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Democrats are coming for Trump’s tax returns. He just lied about them again.

He’s still blaming an IRS audit for why he hasn’t released them.

Jen Kirby is a senior foreign and national security reporter at Vox, where she covers global instability.

Faced with a new wave of scrutiny over his tax returns when House Democrats take power in 2019, President Donald Trump is turning to an old — and totally incorrect — defense: Sorry, they’re under audit.

That was part of the rambling justification Trump gave Wednesday when asked at a post-election press conference about the near certainty that Democrats will put his tax returns on their agenda in January. In addition to breaking out that old campaign trail excuse, he also claimed they’d be too complex and long for anyone to understand.

“But people do not understand tax returns. I did a filing of over 100 pages, which is in the offices — pity them — with people went and saw that filing, they saw the magnitude of it and they were very disappointed. They saw the detail,” Trump, ah, explained, adding, that his returns could be “feet high.”

The argument that Trump’s tax returns are long and complicated doesn’t really seem like one that will dissuade Democrats and government watchdogs who say that his tax returns could reveal any number of critical conflicts of interest, including those with foreign governments.

But that wasn’t really the root of Trump’s defense Wednesday. He then returned to his old argument: Listen, he’d release them — feet-high stacks of paper and all — but his hands are tied.

“But if I were finished with the audit — I would have an open mind to it,” he said. “But I do not want to do it during the audit. And no lawyer, even from the other side, they say often. Not always. But when you are under audit, you do not subject it to that. You get it done, and then he released it.”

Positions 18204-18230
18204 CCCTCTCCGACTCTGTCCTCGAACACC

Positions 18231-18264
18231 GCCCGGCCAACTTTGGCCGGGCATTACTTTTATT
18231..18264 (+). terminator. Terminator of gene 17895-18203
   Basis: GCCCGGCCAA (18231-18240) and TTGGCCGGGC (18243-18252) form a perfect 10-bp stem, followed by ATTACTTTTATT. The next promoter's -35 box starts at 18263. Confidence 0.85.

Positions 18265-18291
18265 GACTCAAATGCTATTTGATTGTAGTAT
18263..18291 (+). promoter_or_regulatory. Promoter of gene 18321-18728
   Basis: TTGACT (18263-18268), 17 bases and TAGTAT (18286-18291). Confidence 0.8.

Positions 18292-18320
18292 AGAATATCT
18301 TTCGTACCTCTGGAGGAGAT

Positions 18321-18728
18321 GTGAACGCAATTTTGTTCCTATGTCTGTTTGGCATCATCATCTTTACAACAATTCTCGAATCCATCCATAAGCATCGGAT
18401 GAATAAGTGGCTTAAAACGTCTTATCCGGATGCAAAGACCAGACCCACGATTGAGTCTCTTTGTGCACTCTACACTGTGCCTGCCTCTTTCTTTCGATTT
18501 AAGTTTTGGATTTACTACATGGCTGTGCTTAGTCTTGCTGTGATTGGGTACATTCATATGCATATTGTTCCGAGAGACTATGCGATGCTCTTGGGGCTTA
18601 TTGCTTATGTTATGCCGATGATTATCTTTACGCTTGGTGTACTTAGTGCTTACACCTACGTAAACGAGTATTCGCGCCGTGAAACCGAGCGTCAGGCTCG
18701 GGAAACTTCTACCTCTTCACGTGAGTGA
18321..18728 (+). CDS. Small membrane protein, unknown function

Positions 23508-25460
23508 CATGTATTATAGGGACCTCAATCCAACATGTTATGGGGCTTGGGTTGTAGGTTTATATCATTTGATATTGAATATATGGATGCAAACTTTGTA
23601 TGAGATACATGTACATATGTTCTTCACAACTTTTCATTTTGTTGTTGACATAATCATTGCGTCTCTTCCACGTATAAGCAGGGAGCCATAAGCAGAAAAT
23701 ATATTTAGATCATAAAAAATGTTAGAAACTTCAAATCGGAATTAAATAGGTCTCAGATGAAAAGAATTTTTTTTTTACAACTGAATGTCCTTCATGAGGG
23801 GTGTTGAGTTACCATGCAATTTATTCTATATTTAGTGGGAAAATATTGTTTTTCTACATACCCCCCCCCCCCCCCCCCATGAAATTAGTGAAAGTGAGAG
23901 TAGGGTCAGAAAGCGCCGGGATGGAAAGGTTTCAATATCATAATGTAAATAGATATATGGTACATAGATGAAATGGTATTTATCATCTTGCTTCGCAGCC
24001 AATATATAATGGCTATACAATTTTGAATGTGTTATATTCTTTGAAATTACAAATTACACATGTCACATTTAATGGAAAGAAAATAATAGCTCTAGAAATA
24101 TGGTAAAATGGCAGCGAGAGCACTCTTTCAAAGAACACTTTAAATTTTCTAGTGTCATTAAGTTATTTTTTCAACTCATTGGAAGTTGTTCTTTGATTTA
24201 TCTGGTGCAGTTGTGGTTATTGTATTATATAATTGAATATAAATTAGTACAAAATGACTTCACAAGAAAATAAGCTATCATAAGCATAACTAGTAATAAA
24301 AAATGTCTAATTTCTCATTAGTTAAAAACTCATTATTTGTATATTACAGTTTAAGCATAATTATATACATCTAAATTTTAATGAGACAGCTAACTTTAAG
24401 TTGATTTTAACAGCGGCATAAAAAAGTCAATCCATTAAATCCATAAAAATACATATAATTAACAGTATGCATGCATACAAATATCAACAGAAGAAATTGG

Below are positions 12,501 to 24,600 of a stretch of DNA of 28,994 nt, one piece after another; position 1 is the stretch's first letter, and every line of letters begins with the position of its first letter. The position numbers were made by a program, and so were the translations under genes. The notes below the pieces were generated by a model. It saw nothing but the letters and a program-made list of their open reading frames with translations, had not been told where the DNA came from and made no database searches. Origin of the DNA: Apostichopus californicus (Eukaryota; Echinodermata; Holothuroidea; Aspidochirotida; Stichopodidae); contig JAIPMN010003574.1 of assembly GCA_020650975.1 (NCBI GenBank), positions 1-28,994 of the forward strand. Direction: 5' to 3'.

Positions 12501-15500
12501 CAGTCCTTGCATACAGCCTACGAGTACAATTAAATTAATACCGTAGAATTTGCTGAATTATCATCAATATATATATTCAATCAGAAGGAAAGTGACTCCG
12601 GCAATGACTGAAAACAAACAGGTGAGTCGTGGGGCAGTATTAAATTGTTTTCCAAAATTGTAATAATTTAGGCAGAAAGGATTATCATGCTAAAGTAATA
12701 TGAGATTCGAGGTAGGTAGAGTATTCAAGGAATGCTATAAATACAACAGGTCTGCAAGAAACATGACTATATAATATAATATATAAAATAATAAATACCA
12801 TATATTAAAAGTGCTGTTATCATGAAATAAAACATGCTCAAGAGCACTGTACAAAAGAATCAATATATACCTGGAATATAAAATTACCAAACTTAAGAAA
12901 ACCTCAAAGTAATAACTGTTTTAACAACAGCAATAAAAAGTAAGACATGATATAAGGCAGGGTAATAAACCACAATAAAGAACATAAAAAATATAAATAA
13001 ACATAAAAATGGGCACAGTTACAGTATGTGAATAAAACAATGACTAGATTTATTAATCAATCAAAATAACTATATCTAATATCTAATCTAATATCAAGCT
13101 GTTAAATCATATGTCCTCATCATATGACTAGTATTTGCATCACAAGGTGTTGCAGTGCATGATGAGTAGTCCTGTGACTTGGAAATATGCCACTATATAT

“Nobody returns a return when it is under audit,” he added.

There might be a lot to learn from Trump’s tax returns — or not. Either way, his refusal to share them is norm-defying.

Every president since Richard Nixon has released their tax returns. Trump has repeatedly refused to do so.

While campaigning, he blamed the IRS audit, saying he couldn’t make his returns public while it was ongoing. (Once he won the presidential election— and Republicans in Congress refused to examine them — no incentive existed for him to release them.)

Trump may indeed be facing an audit, and that would make sense if his returns were as complicated as he suggests. But there is no law or rule preventing him from releasing returns if that’s the case.

And once again, the complexity of Trump’s tax returns only underscores why the public should have a chance to see them. In October, the New York Times published a blockbuster report that revealed how Trump had used sketchy schemes to avoid paying taxes on his income and the wealth he inherited from his father — nearly $413 million in today’s dollars. The reporters’ analysis and tax experts suggested that the antics the Trump family used could possibly be criminal, though the statute of limitations would have long since passed.

As Vox’s Matt Yglesias wrote in response to the Times report:

... the fact that the president appears to have been involved in serious financial crimes in the past finally puts a very heavy finger on the most likely reason for his unprecedented lack of transparency — he didn’t magically stop committing crimes in the mid-1990s, he’s just been getting away with it in an era of reduced enforcement and he fears his documents wouldn’t stand up to scrutiny.

That’s all speculation until Trump releases his tax returns. Democrats will try to force him to do so with a simple vote — though it seems clear the president is ready to resist.

“If the Democrats think they are going to waste Taxpayer Money investigating us at the House level, then we will likewise be forced to consider investigating them for all of the leaks of Classified Information, and much else, at the Senate level,” Trump tweeted on Wednesday. “Two can play that game!”